Transgenerational Reproductive Effects of Arsenite Are Associated with H3K4 Dimethylation and SPR‑5 Downregulation in Caenorhabditis elegans

2016-08-31T00:00:00Z (GMT) by Chan-Wei Yu Vivian Hsiu-Chuan Liao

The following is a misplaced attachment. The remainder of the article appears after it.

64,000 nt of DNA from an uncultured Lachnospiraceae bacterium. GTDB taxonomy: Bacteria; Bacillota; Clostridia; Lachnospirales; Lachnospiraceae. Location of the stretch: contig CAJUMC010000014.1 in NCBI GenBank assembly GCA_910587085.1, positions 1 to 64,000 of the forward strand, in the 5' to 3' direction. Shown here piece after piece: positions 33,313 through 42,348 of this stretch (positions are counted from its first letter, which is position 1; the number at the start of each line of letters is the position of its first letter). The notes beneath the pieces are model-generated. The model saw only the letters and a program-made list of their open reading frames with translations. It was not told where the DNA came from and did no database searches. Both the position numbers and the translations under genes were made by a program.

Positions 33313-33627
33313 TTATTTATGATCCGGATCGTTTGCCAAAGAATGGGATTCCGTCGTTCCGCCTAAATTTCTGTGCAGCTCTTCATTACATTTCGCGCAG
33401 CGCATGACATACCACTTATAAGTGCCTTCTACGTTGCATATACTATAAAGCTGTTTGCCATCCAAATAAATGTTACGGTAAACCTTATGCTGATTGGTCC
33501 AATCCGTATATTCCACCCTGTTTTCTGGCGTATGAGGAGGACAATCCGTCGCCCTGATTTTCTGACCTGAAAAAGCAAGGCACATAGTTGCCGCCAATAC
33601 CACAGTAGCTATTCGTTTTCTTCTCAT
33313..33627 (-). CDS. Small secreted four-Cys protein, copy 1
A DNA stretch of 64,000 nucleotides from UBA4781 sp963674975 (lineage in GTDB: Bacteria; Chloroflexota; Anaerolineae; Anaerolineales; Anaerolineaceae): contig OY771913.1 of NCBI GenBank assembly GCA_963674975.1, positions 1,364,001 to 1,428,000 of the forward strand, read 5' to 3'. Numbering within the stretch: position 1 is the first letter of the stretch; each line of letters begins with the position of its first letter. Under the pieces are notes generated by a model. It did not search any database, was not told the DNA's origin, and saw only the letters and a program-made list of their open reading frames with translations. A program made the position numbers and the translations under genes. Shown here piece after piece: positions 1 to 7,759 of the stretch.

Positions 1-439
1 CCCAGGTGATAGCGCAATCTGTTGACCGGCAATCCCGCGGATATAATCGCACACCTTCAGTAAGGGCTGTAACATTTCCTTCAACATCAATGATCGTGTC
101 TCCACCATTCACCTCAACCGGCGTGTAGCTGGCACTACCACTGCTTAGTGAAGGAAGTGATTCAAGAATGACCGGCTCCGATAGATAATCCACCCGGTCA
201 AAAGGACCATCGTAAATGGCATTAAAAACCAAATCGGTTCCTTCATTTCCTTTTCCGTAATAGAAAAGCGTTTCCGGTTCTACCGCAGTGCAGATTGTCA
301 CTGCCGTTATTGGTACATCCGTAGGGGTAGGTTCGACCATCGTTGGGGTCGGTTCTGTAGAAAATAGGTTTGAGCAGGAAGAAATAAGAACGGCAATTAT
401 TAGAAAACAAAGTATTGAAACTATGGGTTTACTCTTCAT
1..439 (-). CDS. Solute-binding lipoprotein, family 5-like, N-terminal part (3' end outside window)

Arsenic is a prevalent environmental toxin. Arsenic is associated with a wide variety of adverse effects; however, studies on whether As-induced toxicities can be transferred from parents to offspring have received little attention. Caenorhabditis elegans has become an important animal model in biomedical and environmental toxicology research. In this study, transgenerational reproductive toxicity by arsenite exposure and the underlying mechanisms in C. elegans were investigated over six generations (F0–F5). Following arsenite maternal exposure of the F0 generation, subsequent generations (F1–F5) were cultured under arsenite-free conditions. We found that the brood size of C. elegans was significantly reduced by arsenite exposure in F0 and that this reduction in brood size was also observed in the offspring generations (F1–F5), after the toxicant had been removed from the diet. In addition, adult worms from F0 and F1 generations accumulated arsenite and arsenate when F0 L4 larvae were exposed to arsenite for 24 h. We found that the mRNA level of H3K4me2 demethylase LSD/KDM1, <i>spr-5</i>, was significantly reduced in the F0 exposed generation and subsequent unexposed generations (F1–F3). Likewise, the mRNA levels of <i>spr-5</i> were also significantly decreased in the F1–F3 generations. Moreover, dimethylation of global H3K4 was increased in the F0–F3 generations. Our study demonstrates that maternal arsenite exposure causes transgenerational reproductive effects in C. elegans, which might be associated with H3K4 dimethylation and SPR-5 downregulation.